Over a decade ago, SEC Commissioner Hunt also criticized CFOs for using pro-forma earnings to describe companies operations as “we’d like it to be”, which always seemed to “paint a rosier picture than GAAP might otherwise allow.” Isn’t it just amazing that companies which report consistently strong profits and operating cash flows, don’t use non-GAAP measures? Why is that? Their strategies are sound and their business models actually work! So, when CFOs argue for better performance metrics, do they really mean it? Probably not…if they did, they would stop wasting our time revising, adjusting, and yes, manipulating GAAP financial results in vain attempts to transform these historically-focused performance measures into predictors of the future. As the saying goes, “that dog don’t hunt, son.”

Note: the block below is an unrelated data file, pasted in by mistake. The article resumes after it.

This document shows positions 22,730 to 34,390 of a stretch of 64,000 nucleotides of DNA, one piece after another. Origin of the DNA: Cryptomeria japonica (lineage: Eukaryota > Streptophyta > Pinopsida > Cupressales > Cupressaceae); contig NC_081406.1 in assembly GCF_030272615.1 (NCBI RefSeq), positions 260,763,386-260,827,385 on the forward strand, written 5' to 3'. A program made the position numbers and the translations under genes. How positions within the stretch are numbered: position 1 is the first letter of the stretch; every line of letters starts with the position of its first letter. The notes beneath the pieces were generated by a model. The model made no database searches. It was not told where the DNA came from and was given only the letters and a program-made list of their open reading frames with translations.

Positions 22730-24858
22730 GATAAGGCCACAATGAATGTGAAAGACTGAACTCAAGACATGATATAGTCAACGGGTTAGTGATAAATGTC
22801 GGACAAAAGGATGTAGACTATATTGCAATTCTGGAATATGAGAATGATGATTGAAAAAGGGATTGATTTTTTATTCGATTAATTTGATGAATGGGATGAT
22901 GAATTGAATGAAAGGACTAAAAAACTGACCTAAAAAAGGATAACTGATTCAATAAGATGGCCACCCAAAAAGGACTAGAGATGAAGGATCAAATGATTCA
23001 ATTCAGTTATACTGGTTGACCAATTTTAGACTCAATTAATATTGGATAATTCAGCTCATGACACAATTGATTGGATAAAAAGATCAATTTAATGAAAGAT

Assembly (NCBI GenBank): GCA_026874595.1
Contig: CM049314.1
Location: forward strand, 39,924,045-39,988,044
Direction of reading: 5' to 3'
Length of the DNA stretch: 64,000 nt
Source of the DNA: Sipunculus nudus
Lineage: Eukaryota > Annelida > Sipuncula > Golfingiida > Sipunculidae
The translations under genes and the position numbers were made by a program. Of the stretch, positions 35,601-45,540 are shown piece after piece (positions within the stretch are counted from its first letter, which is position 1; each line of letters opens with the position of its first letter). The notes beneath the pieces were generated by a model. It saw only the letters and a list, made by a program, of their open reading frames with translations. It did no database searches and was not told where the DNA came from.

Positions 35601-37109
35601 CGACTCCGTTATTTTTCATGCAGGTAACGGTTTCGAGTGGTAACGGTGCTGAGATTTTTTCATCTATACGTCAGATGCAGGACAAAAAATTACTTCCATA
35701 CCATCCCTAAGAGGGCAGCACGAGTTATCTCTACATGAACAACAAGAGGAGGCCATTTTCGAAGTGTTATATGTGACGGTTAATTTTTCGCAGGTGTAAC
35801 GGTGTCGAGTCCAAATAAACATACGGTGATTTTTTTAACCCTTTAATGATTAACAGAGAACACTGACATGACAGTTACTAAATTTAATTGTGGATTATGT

While their approach might seem reasonable to some, this grumpy old accountant finds it flawed for one very important reason. Financial statements by their very nature are retrospective, not future-oriented. In short, they tell us what happened yesterday, regardless of whether they are US or IFRS GAAP, historical cost or fair value.
So what’s the answer to this dilemma? How can we meet analyst and investor demands for information with predictive value? The answer to this disclosure need has been right under the noses of CFOs (and regulators) for a quarter of a century: the Balanced Scorecard. This time-tested performance measurement framework encourages managers to supplement their financial metrics with forward looking non-financial metrics. One defining characteristic of these forward looking metrics is that they cannot rely on, or be derived from financial statement data. Rather, they are based on non-financial operating data generated by a company’s business model and related processes.